11: Sailing Through the Storm

11: Sailing Through the Storm

From Chicken Soup for the Soul: Thanks to My Mom

Sailing Through the Storm

A mother is she who can take the place of all others but whose place no one else can take.

~Cardinal Mermillod

When the dermatologist’s office left a message for me to call them, I figured there must be yet another insurance snafu to straighten out. I wasn’t at all prepared for what they told me.

“The samples we took from the spots on your face are both basal cell carcinomas. We’ll need to set you up with a specialist to have them removed because we don’t want to take any more tissue than necessary. We’ll also need you to see a plastic surgeon for skin repairs.”

Skin repairs? I’d barely processed the fact that I’d just been diagnosed with skin cancer and now they were hitting me with the need for a plastic surgeon. I’d had biopsies before but they always turned out to be nothing. Facing the “Big C” wasn’t something I’d planned on, and the thought of having my face cut made my stomach flutter.

I scheduled the appointments and wondered what this could mean. What if the cancer had spread? Just how much facial cutting would be necessary? What would I look like afterward? It didn’t take long for me to jump to the worst-case scenarios I could imagine. I could hear the doctor telling me cancer cells had spread to my lymph nodes, not to mention my future with a permanently disfigured face. I chewed my lip and reached for the phone to call Mom. I’d always turned to her before when in trouble and wanted nothing more than to hear her reassuring voice. Yet I decided the grown-up thing to do was wait until I had a more definite prognosis.

My husband Phil walked me into the medical center. I held his hand so tightly my knuckles were white. In the examining room the doctor numbed my face before meticulously cutting away bits of skin. Then he sent me to the waiting room while the samples were analyzed. The nurse called me back in twice to have more tissue removed. It felt like hours before the doctor finally announced I could go home. The anesthetic that numbed my face kept me from smiling.

I had a small hole on the side of my nose and such a gaping hole in my cheek I could barely stand to look at my reflection in the mirror. I couldn’t imagine how the plastic surgeon would be able to put me back together. I almost picked up the phone to call Mom, but again told myself to wait. No need to worry her yet. It made much more sense to call her after the reconstructive surgery had been completed.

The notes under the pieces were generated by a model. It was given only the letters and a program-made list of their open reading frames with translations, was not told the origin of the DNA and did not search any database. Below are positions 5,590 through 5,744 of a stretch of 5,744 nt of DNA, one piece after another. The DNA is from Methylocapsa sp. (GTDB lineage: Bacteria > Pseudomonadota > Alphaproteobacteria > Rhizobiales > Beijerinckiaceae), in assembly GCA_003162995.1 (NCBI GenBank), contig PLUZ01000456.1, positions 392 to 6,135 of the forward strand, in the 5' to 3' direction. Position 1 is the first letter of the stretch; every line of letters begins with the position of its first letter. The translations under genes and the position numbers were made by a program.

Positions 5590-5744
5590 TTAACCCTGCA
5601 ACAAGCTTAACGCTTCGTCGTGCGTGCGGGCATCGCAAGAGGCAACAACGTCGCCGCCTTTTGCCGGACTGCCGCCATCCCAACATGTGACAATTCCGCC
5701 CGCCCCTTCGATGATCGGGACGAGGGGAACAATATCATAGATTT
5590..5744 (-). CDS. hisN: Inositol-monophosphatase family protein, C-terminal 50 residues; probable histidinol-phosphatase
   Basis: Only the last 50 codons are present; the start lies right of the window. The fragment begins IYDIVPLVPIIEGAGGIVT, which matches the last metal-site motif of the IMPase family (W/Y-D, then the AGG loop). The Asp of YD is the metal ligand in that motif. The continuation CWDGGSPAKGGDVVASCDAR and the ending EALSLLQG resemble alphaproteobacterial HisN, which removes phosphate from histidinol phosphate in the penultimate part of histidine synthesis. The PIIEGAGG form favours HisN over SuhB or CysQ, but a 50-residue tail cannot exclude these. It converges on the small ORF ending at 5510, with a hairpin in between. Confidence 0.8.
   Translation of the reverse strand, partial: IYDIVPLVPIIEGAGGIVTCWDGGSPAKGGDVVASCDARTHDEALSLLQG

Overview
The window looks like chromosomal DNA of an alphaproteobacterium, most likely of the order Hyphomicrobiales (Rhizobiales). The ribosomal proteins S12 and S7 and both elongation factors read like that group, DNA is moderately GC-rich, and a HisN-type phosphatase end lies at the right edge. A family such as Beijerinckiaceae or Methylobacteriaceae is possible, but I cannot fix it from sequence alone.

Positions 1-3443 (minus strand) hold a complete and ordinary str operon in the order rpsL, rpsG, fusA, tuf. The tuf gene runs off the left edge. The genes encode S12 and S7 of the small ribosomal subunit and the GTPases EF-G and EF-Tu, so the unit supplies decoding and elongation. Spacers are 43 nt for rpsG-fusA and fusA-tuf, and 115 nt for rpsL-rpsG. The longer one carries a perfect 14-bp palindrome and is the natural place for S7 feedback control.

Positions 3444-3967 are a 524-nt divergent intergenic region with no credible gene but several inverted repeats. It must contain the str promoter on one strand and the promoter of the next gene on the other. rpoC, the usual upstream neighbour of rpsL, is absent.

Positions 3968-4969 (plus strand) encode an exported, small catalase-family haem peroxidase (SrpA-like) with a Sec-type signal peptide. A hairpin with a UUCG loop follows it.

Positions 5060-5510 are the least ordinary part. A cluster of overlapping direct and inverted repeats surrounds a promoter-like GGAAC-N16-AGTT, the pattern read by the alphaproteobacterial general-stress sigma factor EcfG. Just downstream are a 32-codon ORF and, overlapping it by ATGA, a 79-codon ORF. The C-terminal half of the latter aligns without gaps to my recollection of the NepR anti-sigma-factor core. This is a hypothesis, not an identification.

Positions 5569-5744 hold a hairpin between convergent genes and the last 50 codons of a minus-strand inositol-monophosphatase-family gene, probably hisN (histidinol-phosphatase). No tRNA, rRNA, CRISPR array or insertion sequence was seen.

The surgery was scheduled for the next morning. Since the procedure required general anesthesia, the hospital gave me forms to sign that boldly outlined all the things that could possibly go wrong. I wished I hadn’t waited to call Mom and took deep breaths until the anesthesia mercifully knocked me out.

I woke up loopy and numb. The hospital discharged me with pain medication and lengthy instructions that I hoped Phil would remember. But as soon as I got home the numbness deserted me. I couldn’t even stand to put my head on the pillow. So I swallowed pain pills and tried to sleep in a chair with my feet propped up. Fitful dozing brought nightmares of being chased by faceless demons.

The next morning, I woke to the aroma of fried eggs and bacon. I shuffled stiffly to the kitchen, my eyes squinting against the bright light. Mom stood at the stove as I had seen her do so often during my growing-up years. “Phil needed to go to work today so I came over to keep you company.”

She smiled at me without a single word of reproach that I had neglected to call her. When her arms went around me in a hug that held me firmly together, my eyes misted and a hard knot dissolved inside me. Perhaps I wasn’t as much of an adult as I thought.

“Everything is going to be fine,” she said.

Nothing could turn out badly with Mom on duty. She fed me comfort food and freshly squeezed orange juice, her cure-all for most of my childhood ailments, and put me to bed. Fortified with good cooking and the relief that always comes from letting someone else take charge, I closed my eyes. Sleep came swiftly and dreamlessly.

Three days later, a phone call brought good news. The cancer hadn’t spread. No further treatment was required. My face healed with a slim diagonal scar on the cheek and one side of my nose isn’t quite like the other. But no one cringed in horror when they saw me. Mom nodded her head and said, “I told you there was no need to worry.”

A few months after my surgery, Mom faced a crisis of her own. After years of problems with renal function, her kidneys shut down. She would have to go on dialysis. As was her custom, she joked with the nurses and remained calm in the face of a frightening diagnosis. Though she looked small and vulnerable lying in a recliner and hooked to a machine, her lips turned up in a rueful lopsided grin when she saw me.

“Well, this is a revolting development, isn’t it?”

I smiled back at her when I replied. “It sure is. But I know everything is going to be fine.”

Senseless worry about things we can’t change only muddies hope. Mom didn’t waste time on self-pity or energy on “what-ifs.” Instead she focused on navigating the storm that entered her life like a seasoned captain awaiting the inevitable rainbow. No one could have given me a better lesson. I know I can sail through any problem that comes along by following Mom’s example. All it takes is courage, a little determination, and a smile.

~Pat Wahler

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